I think Daniel Craig could potentially be a convincing Bond (his role in Layer Cake certainly suggests as much). Unfortunately, somebody got it into their head that James Bond needed a more human dimension, which they apparently took to mean angsty and emo as fuck. They worked it in Casino Royale, and apparently decided they hadn't really done enough. So in Quantum of Solace, EVERYONE is angsty. It's kind of a running competition really between Bond and M as to who can have more soul searching scenes. Craig spends most of the movie in exquisite torment, looking for all the world like a man who could use a big hug and maybe a teddy bear. There's another component too, which is that jesus christ, he kept getting clobbered. I suppose some people had complained that he never seems to get hurt and is always spotless and suave. Yes, that's the point. Here, he looks beaten to shit for most of the film. What's especially ridiculous is that it seems like they wanted him to get battered and bloody, but without compromising his general badassness, so rather than have him get beaten up by villains, he just has one mishap after another, where he swings into walls, falls from great heights and hits every blessed protruding thing on the way down, etc. It verged on slapstick at times. I turned to my boyfriend and was like "Is it just me, or does he have the worst luck ever?" Interestingly, my boyfriend, who had complained that Captain Kirk got beaten up too much in Star Trek, didn't think that James Bond's apparent clumsiness reflected poorly on his overall skills. Personally I think it's far more impressive to show that you can take a hit as well as dish one out than to run into shit every five minutes.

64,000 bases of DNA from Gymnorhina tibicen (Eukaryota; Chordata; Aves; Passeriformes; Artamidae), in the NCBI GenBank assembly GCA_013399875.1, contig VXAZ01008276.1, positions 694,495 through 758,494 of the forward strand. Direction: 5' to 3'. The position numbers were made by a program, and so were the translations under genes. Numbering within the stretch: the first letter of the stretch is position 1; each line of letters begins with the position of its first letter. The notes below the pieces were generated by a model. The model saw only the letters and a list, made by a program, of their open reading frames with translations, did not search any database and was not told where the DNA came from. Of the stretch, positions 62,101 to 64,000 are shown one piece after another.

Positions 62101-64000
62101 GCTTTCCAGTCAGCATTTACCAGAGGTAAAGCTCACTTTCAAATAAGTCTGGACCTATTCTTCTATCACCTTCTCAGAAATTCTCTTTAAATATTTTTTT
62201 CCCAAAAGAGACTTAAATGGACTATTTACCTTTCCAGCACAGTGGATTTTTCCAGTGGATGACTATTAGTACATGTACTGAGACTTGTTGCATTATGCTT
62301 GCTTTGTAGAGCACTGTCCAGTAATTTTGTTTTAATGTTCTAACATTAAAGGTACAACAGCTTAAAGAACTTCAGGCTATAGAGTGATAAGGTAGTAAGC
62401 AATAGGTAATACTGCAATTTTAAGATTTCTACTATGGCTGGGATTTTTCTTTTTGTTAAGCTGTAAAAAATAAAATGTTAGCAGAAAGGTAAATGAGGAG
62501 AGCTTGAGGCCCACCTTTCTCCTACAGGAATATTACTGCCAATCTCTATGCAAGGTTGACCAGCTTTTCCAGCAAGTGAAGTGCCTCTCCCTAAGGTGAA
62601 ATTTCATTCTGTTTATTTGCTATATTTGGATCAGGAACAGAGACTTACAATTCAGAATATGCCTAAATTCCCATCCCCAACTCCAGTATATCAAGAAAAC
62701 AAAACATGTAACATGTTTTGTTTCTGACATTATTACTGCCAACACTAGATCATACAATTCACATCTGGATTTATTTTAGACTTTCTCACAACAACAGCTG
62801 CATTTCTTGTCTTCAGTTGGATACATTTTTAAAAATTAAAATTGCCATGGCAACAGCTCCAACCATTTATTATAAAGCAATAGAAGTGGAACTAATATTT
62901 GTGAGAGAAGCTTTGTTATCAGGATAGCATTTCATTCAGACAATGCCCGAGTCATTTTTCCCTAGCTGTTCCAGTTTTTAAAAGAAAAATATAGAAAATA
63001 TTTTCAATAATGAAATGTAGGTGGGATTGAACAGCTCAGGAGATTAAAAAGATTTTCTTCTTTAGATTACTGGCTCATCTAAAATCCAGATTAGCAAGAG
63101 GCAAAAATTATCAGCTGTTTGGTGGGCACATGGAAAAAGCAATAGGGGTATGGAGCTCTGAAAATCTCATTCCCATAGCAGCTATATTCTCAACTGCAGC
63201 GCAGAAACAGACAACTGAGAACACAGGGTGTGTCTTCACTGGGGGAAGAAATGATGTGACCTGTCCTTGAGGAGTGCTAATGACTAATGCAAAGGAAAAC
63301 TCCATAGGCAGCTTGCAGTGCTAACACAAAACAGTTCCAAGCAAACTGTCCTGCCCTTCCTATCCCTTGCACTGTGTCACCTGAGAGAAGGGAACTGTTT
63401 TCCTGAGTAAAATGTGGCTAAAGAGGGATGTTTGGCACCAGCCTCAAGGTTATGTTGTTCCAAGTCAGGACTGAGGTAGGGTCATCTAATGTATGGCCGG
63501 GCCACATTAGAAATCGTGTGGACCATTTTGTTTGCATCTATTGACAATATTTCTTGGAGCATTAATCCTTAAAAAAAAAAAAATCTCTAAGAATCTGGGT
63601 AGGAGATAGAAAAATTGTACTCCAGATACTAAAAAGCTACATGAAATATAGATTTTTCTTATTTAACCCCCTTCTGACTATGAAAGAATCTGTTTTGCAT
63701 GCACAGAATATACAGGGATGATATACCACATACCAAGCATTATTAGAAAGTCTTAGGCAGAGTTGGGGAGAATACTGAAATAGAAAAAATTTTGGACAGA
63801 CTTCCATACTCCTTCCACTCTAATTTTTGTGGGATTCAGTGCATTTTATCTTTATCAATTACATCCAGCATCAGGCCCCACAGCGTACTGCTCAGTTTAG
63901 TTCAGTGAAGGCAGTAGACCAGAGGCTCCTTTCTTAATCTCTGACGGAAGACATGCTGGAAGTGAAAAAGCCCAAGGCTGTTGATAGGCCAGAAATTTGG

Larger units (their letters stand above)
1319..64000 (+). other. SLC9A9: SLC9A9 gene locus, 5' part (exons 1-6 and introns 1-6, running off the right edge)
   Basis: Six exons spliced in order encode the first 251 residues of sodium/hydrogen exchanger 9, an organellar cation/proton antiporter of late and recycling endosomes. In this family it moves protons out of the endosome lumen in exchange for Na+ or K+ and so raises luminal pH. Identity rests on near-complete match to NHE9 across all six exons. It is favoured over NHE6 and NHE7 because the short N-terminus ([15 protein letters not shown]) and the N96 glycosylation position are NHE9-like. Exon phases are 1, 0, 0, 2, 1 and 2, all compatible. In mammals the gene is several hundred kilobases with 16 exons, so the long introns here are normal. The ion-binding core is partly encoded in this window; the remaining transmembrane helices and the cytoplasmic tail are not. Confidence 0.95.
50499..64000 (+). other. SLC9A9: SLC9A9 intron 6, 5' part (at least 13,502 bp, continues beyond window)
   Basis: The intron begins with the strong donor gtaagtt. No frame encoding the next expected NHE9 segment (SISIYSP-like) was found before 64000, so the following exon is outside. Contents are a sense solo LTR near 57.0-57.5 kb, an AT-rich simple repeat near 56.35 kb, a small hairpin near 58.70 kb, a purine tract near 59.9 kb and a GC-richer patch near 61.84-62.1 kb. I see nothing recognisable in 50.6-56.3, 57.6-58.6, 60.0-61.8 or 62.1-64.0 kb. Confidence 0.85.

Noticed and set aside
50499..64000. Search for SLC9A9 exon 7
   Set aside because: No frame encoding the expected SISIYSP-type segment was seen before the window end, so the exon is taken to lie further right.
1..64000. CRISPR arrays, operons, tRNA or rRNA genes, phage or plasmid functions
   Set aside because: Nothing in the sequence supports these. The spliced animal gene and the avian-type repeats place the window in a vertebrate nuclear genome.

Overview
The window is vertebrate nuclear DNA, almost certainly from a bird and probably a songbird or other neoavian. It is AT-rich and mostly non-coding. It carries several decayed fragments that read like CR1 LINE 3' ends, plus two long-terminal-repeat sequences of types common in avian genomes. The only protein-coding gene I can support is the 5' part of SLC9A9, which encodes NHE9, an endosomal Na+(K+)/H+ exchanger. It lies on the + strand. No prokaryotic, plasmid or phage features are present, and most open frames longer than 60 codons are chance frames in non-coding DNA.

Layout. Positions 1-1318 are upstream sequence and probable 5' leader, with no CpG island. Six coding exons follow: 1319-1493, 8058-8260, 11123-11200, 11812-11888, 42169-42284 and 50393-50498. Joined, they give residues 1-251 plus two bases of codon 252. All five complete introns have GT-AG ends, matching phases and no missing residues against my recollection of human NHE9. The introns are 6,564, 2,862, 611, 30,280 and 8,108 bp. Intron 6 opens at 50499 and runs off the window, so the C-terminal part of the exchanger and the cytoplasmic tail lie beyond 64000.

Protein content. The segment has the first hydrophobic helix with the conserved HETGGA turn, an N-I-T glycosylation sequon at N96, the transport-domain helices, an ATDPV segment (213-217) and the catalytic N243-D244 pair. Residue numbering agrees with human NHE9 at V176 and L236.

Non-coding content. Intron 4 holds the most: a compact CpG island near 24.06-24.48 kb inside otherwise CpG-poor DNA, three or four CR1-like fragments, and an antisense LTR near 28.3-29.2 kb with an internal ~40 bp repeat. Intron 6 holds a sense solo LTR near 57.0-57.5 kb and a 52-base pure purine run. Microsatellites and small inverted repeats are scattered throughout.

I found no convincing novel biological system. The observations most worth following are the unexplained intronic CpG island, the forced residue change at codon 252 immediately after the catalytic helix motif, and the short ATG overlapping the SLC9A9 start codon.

So that was my main objection - Bond sucked. Of course, there were others - the dialogue, for instance, was atrociously written. Also, the villain was almost absurdly evil. This was actually kind of interesting. Bond villains are generally bizarre caricatures, and they're generally connected to various political dynamics (especially the Cold War). This time, the villain symbolizes the evil of multinational corporations. So that was kind of intriguing. He still had all these weird personal neuroses and general creepy bad guy traits, but ok. And then they just start making him more and more evil. It starts to get kind of ridiculous. They cement it, though, by making his partner in crime, the Bolivian general, really really really evil, and they make that especially clear with a really disturbing rape scene that's just sort of casually thrown into the film. I'm a pansy when it comes to rape scenes. I don't like them. They really disturb me. I don't wanna watch them unless they're really necessary to the plot. This one was pretty effin' gratuitous, and I resented being made to sit through it - especially because it cuts away from it to something else, then back again, then away, then back. It's like PLEASE ENOUGH ALREADY.